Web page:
But it is not all perfection. Some critics question its ability to age, and it is no secret that the vineyards don't respond well to extreme heat. Le Pin made no wine in 2003, when it was deemed the grapes were overripe.

"When it is dry weather, my wine suffers quite a lot, but in an average vintage, the quality is very good because the drainage of the water is very fast," Mr. Thienpont says.

Now the wheel has come full circle. In April last year, Mr. Thienpont received a call in Belgium: seven hectares of land had come up for sale in neighboring Saint-Émilion near Château Troplong Mondot. The caller added that a decision was required quickly.

"I flew down that night," says Mr. Thienpont. "We drove around and saw it in the evening, and I agreed to it there and then."

The soil is predominantly chalk and clay, planted with Merlot and Cabernet Franc. 2010 will be the first vintage but Mr. Thienpont is careful to keep his powder dry on the final blend and the eventual taste. He says the wine, L'if, which will have an annual production of around 20,000 bottles, promises to be more full bodied than Le Pin, with perhaps more opulence and immediate power.

Back in Pomerol, some buyers from Asia have arrived, keen to sample a glass of the 2009 vintage and meet the man behind the wine. He's happy to oblige and while they form a small semicircle in the middle of the cellar, he carefully extracts half a decanter from a waiting barrel and pours it into their glasses, minding not to spill a drop. As they sniff, sip and slurp, he stands back crossing his hands, his face illuminated by a warm, engaging smile. Just for a moment, one senses a flicker of recognition that he cannot quite believe his luck.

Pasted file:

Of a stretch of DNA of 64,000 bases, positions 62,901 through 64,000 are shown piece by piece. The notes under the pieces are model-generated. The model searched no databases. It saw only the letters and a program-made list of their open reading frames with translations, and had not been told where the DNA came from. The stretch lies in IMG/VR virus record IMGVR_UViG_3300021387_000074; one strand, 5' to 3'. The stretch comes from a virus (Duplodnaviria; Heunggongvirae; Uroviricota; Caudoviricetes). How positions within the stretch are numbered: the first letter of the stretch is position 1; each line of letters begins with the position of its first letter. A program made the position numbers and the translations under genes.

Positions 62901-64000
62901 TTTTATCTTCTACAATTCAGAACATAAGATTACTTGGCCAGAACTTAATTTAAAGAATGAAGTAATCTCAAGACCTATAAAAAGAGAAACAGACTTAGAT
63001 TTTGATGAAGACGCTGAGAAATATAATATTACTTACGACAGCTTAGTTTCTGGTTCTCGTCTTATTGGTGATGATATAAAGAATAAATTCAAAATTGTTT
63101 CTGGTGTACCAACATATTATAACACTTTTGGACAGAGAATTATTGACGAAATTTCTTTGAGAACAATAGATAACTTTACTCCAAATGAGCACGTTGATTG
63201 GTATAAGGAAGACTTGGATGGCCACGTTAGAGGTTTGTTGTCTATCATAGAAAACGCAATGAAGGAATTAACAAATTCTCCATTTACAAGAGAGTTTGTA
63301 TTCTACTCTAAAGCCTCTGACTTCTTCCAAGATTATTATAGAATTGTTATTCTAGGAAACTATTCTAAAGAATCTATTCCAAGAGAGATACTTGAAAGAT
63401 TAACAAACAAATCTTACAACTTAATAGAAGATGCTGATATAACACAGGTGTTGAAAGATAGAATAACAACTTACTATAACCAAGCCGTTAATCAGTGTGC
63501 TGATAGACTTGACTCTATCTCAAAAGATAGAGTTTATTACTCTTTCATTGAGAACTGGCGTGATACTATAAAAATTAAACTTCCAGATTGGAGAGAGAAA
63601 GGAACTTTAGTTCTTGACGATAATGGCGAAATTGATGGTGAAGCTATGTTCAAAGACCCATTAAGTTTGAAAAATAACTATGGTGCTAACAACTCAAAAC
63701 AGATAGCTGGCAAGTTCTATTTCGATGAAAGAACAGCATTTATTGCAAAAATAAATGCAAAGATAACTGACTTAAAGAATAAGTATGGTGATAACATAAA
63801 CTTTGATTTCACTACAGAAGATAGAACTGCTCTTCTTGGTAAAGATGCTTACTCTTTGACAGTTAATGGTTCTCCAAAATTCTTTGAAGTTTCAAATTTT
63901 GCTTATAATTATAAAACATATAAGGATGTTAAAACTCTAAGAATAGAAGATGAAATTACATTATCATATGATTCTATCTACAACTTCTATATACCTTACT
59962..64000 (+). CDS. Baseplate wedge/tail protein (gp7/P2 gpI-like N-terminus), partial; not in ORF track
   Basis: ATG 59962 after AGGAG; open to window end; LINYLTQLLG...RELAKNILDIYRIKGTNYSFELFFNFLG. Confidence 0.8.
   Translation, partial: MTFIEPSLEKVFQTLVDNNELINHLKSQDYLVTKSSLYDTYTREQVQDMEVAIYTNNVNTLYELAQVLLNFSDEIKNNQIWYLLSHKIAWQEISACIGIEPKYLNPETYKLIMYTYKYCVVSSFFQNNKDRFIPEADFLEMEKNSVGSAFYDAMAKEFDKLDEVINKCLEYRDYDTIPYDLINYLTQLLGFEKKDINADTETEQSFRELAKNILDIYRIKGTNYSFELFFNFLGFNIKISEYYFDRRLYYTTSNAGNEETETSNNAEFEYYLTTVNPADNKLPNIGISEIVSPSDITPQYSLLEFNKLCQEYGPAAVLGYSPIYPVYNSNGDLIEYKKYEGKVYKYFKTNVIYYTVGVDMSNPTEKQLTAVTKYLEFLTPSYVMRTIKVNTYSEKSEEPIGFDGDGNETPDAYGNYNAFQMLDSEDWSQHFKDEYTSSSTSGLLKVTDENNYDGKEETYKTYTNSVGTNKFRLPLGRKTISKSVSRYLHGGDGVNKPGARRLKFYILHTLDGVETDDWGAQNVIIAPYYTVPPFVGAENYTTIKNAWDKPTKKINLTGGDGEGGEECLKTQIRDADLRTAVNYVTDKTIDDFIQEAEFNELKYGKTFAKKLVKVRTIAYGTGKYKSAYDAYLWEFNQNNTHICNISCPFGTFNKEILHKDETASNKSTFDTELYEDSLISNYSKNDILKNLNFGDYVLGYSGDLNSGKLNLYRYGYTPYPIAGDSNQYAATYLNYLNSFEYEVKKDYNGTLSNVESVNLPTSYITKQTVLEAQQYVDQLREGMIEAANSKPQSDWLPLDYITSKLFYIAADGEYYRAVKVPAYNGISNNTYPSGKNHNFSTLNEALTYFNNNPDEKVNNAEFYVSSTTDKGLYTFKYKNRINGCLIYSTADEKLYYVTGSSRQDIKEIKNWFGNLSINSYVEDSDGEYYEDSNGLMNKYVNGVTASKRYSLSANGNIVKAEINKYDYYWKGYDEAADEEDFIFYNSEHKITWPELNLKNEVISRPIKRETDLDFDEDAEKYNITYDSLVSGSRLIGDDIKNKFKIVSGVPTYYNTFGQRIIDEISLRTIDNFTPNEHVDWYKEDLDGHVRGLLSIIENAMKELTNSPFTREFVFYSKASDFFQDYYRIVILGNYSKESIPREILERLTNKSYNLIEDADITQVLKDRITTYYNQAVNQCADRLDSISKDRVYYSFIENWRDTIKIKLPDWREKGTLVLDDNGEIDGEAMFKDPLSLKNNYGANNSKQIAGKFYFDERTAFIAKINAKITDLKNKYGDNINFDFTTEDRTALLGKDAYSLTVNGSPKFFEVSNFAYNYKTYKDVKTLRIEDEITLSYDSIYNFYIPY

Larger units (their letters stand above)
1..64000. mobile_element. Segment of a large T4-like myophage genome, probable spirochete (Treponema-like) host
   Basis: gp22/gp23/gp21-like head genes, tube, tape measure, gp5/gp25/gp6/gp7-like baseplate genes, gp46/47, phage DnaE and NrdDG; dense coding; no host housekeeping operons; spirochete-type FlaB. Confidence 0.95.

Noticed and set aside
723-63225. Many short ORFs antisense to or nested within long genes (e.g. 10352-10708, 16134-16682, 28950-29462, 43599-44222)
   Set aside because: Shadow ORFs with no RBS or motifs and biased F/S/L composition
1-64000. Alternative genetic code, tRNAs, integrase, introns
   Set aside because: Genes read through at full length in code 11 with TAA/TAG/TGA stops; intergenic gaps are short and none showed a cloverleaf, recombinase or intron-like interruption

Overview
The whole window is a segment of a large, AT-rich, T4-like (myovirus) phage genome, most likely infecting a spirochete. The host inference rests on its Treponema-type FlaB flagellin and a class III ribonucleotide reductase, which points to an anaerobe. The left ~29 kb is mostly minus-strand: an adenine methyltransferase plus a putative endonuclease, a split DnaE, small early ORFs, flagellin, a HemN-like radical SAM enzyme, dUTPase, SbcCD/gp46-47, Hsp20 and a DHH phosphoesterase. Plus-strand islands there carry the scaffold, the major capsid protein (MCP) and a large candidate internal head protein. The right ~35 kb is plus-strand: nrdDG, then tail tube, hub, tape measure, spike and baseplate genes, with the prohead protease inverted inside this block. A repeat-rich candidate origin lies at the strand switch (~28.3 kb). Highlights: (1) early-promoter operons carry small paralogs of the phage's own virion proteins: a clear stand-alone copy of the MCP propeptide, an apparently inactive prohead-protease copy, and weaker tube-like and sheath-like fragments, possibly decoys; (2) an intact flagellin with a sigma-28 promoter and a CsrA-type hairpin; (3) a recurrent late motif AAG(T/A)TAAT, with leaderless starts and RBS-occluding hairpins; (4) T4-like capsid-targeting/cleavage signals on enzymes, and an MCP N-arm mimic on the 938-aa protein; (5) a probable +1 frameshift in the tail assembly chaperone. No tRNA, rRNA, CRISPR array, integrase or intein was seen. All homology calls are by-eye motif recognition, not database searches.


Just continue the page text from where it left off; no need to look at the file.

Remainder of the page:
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History

The term "garagiste", used in a good sense as often as in a bad one, was coined to describe those small producers in Bordeaux whose production, according to wine writer Michel Bettane, "was so small that it would fit into a garage". The contrast with the grandiose wine castles in the region is huge, especially if you look at Le Pin at the best spot in Pomerol and the initiator of the boom. The tiny, haphazardly plastered building looks more like an uninhabited shack waiting to be pulled down. Only a small text on the side of the mailbox reveals that you are close to the origin of cult wine.

Château Le Pin was the first of the "garage wines" or microchateau that have become cult collector wines. Belgian-born Jacques Thienpont bought Le Pin in 1979, and its popularity flared up as early as the hot year 1982. The "Domaine de la Romanée Conti of Pomerol" had seen daylight. Alhough it is an unclassed Bordeaux wine from the appellation Pomerol, Chateau Le Pin commands prices that put it at levels equal to the best wines of Bordeaux.

         Madame Laubie, whose family had owned the plot since 1924 sold the vineyard in 1979 to the Belgian Thienpont family for 1 million francs. Developed by Marcel and Gérard Thienpont on less than 2 hectares, wine was produced by microcuvée from a farmhouse basement. The property was given the name Le Pin by the Thienponts from a solitary pine tree that shades the property. By acquiring tiny adjoining plots of land, Jacques has doubled the size of Le Pin to five acres.

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Vineyards